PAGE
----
Abstract: Previous researchers that have employed Technology Acceptance Model (TAM) in modeling online buying behavior, validated that consumers’ attitude towards online buying is mainly determined by two salient beliefs: perceived usefulness of online buying and perceived ease of buying online. This paper takes a different approach from previous studies and postulates that the relationship between ease of buying online and attitude will be moderated by consumers’ perceived self-efficacy. The results of a PLS-based structural equation modeling analysis validate this assumption, indicating a negative path coefficient for the moderating effect. This means that the direct effect of perceived ease of buying online on attitude will decrease as consumers gain more skills and knowledge about online buying and thus, they perceive an increased selfefficacy. The results of this study implies that consumers’ salient beliefs of online buying must be rethought since perceived ease of buying is losing its importance in determining consumers’ attitude for those highly experienced online buyers. Keywords: online buying, perceived self-efficacy, moderating effect, structural equation modeling
Reciprocal Recommendation System for Online Dating  [PDF]
Peng Xia,Benyuan Liu,Yizhou Sun,Cindy Chen
Computer Science , 2015,
Abstract: Online dating sites have become popular platforms for people to look for potential romantic partners. Different from traditional user-item recommendations where the goal is to match items (e.g., books, videos, etc) with a user's interests, a recommendation system for online dating aims to match people who are mutually interested in and likely to communicate with each other. We introduce similarity measures that capture the unique features and characteristics of the online dating network, for example, the interest similarity between two users if they send messages to same users, and attractiveness similarity if they receive messages from same users. A reciprocal score that measures the compatibility between a user and each potential dating candidate is computed and the recommendation list is generated to include users with top scores. The performance of our proposed recommendation system is evaluated on a real-world dataset from a major online dating site in China. The results show that our recommendation algorithms significantly outperform previously proposed approaches, and the collaborative filtering-based algorithms achieve much better performance than content-based algorithms in both precision and recall. Our results also reveal interesting behavioral difference between male and female users when it comes to looking for potential dates. In particular, males tend to be focused on their own interest and oblivious towards their attractiveness to potential dates, while females are more conscientious to their own attractiveness to the other side of the line.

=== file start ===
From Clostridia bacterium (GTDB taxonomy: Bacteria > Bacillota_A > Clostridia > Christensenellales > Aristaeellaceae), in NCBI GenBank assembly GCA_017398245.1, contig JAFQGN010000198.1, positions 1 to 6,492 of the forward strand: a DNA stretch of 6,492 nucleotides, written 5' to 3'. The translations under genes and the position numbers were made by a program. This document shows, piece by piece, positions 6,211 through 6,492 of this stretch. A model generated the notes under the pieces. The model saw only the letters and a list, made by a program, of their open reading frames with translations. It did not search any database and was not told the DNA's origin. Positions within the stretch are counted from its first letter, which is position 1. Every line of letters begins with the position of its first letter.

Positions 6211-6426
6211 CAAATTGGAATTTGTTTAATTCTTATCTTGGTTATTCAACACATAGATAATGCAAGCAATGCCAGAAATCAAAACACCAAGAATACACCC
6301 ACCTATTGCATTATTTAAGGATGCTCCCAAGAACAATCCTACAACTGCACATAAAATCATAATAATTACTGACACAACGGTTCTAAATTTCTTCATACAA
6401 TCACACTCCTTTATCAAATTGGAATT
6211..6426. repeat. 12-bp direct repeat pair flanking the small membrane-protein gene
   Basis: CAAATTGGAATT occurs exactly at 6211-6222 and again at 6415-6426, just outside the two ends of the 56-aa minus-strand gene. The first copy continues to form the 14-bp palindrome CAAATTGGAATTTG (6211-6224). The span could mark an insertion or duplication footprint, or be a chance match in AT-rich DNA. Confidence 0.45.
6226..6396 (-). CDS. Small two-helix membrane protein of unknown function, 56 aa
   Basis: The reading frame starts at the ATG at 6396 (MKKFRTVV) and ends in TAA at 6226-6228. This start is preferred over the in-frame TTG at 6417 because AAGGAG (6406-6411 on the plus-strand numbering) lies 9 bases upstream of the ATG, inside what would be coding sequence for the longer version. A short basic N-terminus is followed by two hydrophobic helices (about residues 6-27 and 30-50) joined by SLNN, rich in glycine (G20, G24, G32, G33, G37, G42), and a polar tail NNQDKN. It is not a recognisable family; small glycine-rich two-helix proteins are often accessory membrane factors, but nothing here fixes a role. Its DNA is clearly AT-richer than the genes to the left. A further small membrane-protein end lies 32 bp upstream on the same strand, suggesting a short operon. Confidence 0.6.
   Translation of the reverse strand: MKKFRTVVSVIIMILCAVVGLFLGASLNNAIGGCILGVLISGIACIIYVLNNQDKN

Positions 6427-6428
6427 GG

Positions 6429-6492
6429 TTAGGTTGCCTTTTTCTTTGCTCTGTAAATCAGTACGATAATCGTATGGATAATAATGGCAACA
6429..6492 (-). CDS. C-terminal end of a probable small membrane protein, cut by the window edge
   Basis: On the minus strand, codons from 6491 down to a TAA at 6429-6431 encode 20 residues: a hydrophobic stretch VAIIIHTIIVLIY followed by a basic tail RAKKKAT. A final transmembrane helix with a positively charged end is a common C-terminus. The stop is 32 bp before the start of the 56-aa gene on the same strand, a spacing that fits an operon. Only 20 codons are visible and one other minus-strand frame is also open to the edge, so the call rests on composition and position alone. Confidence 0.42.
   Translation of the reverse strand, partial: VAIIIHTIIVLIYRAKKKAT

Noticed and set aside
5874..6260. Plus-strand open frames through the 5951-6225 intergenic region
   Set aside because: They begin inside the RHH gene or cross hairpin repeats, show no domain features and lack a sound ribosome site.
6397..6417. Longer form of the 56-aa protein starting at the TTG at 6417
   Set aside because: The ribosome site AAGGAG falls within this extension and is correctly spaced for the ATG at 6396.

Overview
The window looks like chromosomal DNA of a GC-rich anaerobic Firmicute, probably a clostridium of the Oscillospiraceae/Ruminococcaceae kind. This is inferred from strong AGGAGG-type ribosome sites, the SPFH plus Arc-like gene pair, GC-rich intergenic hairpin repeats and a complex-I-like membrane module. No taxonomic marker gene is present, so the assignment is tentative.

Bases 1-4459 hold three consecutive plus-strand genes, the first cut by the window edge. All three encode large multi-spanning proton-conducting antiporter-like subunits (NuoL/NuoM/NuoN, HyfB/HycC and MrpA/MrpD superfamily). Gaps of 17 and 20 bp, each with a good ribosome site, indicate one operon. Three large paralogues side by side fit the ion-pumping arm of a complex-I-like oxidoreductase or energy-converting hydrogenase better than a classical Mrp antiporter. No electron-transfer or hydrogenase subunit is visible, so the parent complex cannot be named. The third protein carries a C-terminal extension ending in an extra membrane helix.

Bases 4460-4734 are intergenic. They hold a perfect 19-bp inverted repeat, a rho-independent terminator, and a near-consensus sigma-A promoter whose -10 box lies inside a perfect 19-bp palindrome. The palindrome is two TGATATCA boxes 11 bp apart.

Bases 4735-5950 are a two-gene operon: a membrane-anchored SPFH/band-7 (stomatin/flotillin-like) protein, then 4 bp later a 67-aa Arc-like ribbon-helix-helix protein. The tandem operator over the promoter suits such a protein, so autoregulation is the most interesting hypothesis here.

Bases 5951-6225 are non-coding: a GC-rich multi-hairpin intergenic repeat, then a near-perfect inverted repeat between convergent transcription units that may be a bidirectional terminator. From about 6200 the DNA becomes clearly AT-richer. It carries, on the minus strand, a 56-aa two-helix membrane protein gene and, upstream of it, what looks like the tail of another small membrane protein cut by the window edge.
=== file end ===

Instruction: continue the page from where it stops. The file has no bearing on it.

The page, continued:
Factors that Influence Customers’ Buying Intention on Shopping Online
Yulihasri Eri,Md. Aminul Islam,Ku Amir Ku Daud
International Journal of Marketing Studies , 2011, DOI: 10.5539/ijms.v3n1p128